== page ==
Moving on to the second prong of his first argument, that is the new Regulations are ultra vires because they do not conform to the stated purpose of the Act, counsel returns to the same author, John Mark Keyes and to his chapter 9 entitled "Enabling Provisions", under the heading "Authorized Purposes". The author writes as follows (at pages 187-188):
The purposes for which executive legislative authority is conferred always affect its scope. However, their effects vary depending on the degree to which they are expressed in the enabling legislation and are linked to the legislative authority. Express purposes that are clearly linked to the legislative authority give it content. They also affect the authorized matters in so far as they embrace particular matters, preventing the authority from being exercised in relation to matters that have nothing to do with the authorized purposes.
Counsel asks the question: do the new Regulations promote the equitable treatment in the movement of persons to users in Canadian ports? He answers that they do not. He offers as an example the local ferry, the Island Queen, which embarks and disembarks passengers from Crawford Dock several times a day, yet she is excluded from the new definition and the fees in question. He submits that the only substantial difference between the two classes of passengers is that the passengers on board a cruise have a greater capacity to pay then those taking the ferry. The real raison d'être for the cruise vessel passengers fee, as expressed by the Minister in a letter to the local Member of Parliament, is to raise revenue. Therefore, the fee is not imposed in an equitable way consistent with the objective of the national ports policy as expressed in section 3 of the Act.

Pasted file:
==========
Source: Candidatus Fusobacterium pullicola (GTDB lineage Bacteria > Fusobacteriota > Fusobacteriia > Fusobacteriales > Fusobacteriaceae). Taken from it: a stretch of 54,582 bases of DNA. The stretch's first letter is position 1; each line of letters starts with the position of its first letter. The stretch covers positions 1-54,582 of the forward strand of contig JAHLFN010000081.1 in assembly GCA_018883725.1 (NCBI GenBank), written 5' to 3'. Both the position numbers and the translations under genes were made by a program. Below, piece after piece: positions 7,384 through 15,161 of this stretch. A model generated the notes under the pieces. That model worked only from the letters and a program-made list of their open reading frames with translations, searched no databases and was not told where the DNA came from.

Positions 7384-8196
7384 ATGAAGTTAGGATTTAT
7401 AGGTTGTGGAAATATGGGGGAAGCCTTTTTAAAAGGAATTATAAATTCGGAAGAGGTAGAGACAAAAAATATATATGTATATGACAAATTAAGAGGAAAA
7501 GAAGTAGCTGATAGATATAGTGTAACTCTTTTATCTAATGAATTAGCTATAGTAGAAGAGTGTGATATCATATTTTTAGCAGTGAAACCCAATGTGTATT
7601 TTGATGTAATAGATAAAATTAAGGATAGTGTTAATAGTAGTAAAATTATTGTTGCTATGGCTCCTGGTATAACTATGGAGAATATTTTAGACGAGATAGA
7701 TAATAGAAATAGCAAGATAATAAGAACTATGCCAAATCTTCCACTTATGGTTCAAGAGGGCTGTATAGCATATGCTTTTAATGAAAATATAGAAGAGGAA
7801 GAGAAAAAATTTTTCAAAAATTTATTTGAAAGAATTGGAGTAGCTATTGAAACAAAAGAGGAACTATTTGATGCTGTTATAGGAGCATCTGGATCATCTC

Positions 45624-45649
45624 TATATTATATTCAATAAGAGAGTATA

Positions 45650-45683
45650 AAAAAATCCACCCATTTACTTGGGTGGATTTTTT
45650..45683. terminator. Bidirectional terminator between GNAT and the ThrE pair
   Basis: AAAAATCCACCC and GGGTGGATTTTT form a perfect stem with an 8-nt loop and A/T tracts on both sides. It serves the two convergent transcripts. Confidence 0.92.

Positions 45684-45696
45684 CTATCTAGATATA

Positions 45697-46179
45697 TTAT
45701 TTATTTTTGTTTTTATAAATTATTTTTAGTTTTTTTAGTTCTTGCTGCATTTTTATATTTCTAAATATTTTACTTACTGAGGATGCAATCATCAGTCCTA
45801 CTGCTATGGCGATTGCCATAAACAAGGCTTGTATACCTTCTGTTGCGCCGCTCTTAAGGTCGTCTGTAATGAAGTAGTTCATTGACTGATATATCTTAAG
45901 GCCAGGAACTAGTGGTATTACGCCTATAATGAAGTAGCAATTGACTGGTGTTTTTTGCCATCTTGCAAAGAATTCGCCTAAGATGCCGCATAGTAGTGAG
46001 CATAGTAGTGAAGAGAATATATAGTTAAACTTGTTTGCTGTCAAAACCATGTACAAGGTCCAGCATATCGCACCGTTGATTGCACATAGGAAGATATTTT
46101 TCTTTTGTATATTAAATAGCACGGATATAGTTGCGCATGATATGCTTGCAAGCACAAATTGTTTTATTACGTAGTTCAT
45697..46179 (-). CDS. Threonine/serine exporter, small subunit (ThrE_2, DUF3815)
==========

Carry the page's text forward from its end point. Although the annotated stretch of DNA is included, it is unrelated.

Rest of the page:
2- The purpose of the new Regulations is based on irrelevant considerations
In their book Principles of Administrative Law,8 David Phillip Jones and Anne S. de Villars, discuss this matter under the heading "The Abuse of an Improper Intention: Unauthorized or Ulterior Purpose, Bad Faith, Irrelevant Considerations" (at page 149). They write as follows (at pages 149-150):
Dans leur ouvrage intitulé Principles of Administrative Law8, David Phillip Jones et Anne S. de Villars étudient cette question sous la rubrique "The Abuse of an Improper Intention: Unauthorized or Ulterior Purpose, Bad Faith, Irrelevant Considerations" (à la page 149). Voici ce qu'ils écrivent aux pages 149 et 150:
Of course, it will frequently be a nice question of statutory interpretation as to whether the particular purpose for which the statutory power is being exercised has been authorized or not by the legislation. . . .
On the other hand, only one of these phrases may be applicable to describe the particular error committed by the statutory delegate. In particular, the courts may be reluctant to find the existence of bad faith, even where the delegate has acted for an improper purpose or on irrelevant considerations. Bearing in mind this terminological difficulty, it is useful to consider examples of each one of these categories.